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Double roofing systems can mitigate the urban heat island effect

Double roofing systems can mitigate the urban heat island effect

Other methods to address the issue includes using reflective materials roofs as well as green roofs and roof ponding, says Sachin Rastogi, Founding Director and Principal, ZED Lab.

When it comes to smart cities, what kind of roofing materials are apt to ensure maximum solar reflectivity?
Materials with a high SRI (Solar Reflectivity Index) of 80-90 per cent which include china mosaic tiles, heat reflective tiles (ceramic matt, white lune) cool tiles etc., are suitable for roofing.  Also, using white painted roofs with higher albedo, installing solar panels and incorporating water bodies, are efficient measures in reflecting sunlight.

Are green roofs compatible with photovoltaic cells, what are some of the other features which a smart roof should possess?
Green roofs with plantations require water and sunlight to thrive on the roof surface. However, the installation of Photovoltaic cells (PV) cuts down the sunlight incident on the roof surface considerably. Two types of PV cells are available in the market — opaque and translucent cells. The translucent cells allow some light to reach the green roof but are 50 per cent much less efficient than the opaque cells. Hence, it is not common to install PV cells in combination with green roofs. Smart roofs should possess high SRI, high thermal mass insulation value (u value), provide for potential shading(through a double roof), and include green roofing systems which help create a cool micro climate. New age materials like Technonicol enviro and others which absorb pollutants are now becoming popular and should be adopted.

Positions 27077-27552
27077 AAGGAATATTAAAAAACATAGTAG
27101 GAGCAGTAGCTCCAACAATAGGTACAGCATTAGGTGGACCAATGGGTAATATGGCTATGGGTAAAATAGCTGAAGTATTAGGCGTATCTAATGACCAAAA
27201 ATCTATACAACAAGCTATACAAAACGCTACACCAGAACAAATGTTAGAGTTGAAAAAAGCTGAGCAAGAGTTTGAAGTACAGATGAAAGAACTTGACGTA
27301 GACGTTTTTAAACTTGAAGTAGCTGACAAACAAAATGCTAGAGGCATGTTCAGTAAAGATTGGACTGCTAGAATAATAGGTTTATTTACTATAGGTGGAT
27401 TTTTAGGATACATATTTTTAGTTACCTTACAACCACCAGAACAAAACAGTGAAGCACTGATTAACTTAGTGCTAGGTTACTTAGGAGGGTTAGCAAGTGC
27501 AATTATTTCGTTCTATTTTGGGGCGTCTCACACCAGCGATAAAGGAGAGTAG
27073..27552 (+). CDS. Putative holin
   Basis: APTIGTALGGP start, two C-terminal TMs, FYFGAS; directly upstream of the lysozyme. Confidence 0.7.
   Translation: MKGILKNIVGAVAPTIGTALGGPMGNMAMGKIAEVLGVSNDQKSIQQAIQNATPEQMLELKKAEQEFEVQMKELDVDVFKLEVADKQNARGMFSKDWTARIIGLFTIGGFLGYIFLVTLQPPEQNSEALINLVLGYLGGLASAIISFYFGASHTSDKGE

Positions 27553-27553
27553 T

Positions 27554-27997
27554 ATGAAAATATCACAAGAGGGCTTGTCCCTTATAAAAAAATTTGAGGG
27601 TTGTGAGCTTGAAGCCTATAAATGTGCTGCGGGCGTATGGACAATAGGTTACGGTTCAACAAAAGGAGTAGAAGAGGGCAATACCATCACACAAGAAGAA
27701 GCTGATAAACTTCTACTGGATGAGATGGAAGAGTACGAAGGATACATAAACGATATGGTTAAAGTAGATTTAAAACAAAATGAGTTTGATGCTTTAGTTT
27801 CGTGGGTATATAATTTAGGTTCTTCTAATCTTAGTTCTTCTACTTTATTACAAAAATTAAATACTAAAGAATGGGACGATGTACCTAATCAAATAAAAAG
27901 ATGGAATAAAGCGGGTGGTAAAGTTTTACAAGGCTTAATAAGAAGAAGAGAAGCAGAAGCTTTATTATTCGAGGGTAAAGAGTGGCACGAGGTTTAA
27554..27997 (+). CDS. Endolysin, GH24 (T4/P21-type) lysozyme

How does smart roofing impact the energy efficiency of a building?
In a low-rise building, the maximum heat gain is through the roof as compared to the walls or facade. By insulating the roof, 20-25 per cent of the building’s energy consumption can be saved and at least 50 per cent of the top floor’s cooling load can be reduced. On the other hand, in a high-rise building, the roof area is less than the wall area. However, in the larger scheme of things, the solar reflection from the buildings around (in the case of dense cityscapes) can lead to urban heat island effect. To cater to these issues, various solutions have been proposed such as double roofing systems, using reflective materials roofs as well as green roofs and roof ponding.

In the smart city initiative in India (or globally) so far, can you cite a project where the concept of smart roofing has been put to good effect?
Our design for the House Under Shadows, a residence in Karnal serves as a good example of smart roofing. Fibre-Reinforced Plastic (FRP) has been used as a primary material which reflects solar radiation instead of absorbing it. A double roof has been created which shades the primary roof. This cuts down 60-70 per cent of the direct and diffused radiation in the daytime and loses heat through the night due to its permeability – creating a suitable micro-climate for the home.

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